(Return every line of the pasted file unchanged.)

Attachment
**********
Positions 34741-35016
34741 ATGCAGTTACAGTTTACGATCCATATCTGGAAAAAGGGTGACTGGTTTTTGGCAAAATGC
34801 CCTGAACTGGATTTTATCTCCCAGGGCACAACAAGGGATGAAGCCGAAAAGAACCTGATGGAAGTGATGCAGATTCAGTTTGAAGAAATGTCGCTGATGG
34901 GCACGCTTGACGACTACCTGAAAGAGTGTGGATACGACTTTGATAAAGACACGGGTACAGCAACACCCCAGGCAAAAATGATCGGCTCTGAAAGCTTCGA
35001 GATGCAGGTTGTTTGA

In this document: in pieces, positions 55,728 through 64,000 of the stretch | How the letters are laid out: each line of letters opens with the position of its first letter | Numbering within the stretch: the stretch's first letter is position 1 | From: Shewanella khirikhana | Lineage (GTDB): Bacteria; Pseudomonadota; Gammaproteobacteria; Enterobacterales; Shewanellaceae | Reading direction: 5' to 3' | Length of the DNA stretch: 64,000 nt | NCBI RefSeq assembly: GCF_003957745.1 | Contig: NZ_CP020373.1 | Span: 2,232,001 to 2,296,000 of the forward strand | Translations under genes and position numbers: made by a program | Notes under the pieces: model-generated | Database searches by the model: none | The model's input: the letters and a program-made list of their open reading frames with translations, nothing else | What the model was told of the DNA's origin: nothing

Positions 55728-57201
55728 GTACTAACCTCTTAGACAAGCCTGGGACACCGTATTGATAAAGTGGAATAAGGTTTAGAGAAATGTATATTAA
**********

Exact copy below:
Positions 34741-35016
34741 ATGCAGTTACAGTTTACGATCCATATCTGGAAAAAGGGTGACTGGTTTTTGGCAAAATGC
34801 CCTGAACTGGATTTTATCTCCCAGGGCACAACAAGGGATGAAGCCGAAAAGAACCTGATGGAAGTGATGCAGATTCAGTTTGAAGAAATGTCGCTGATGG
34901 GCACGCTTGACGACTACCTGAAAGAGTGTGGATACGACTTTGATAAAGACACGGGTACAGCAACACCCCAGGCAAAAATGATCGGCTCTGAAAGCTTCGA
35001 GATGCAGGTTGTTTGA

In this document: in pieces, positions 55,728 through 64,000 of the stretch | How the letters are laid out: each line of letters opens with the position of its first letter | Numbering within the stretch: the stretch's first letter is position 1 | From: Shewanella khirikhana | Lineage (GTDB): Bacteria; Pseudomonadota; Gammaproteobacteria; Enterobacterales; Shewanellaceae | Reading direction: 5' to 3' | Length of the DNA stretch: 64,000 nt | NCBI RefSeq assembly: GCF_003957745.1 | Contig: NZ_CP020373.1 | Span: 2,232,001 to 2,296,000 of the forward strand | Translations under genes and position numbers: made by a program | Notes under the pieces: model-generated | Database searches by the model: none | The model's input: the letters and a program-made list of their open reading frames with translations, nothing else | What the model was told of the DNA's origin: nothing

Positions 55728-57201
55728 GTACTAACCTCTTAGACAAGCCTGGGACACCGTATTGATAAAGTGGAATAAGGTTTAGAGAAATGTATATTAA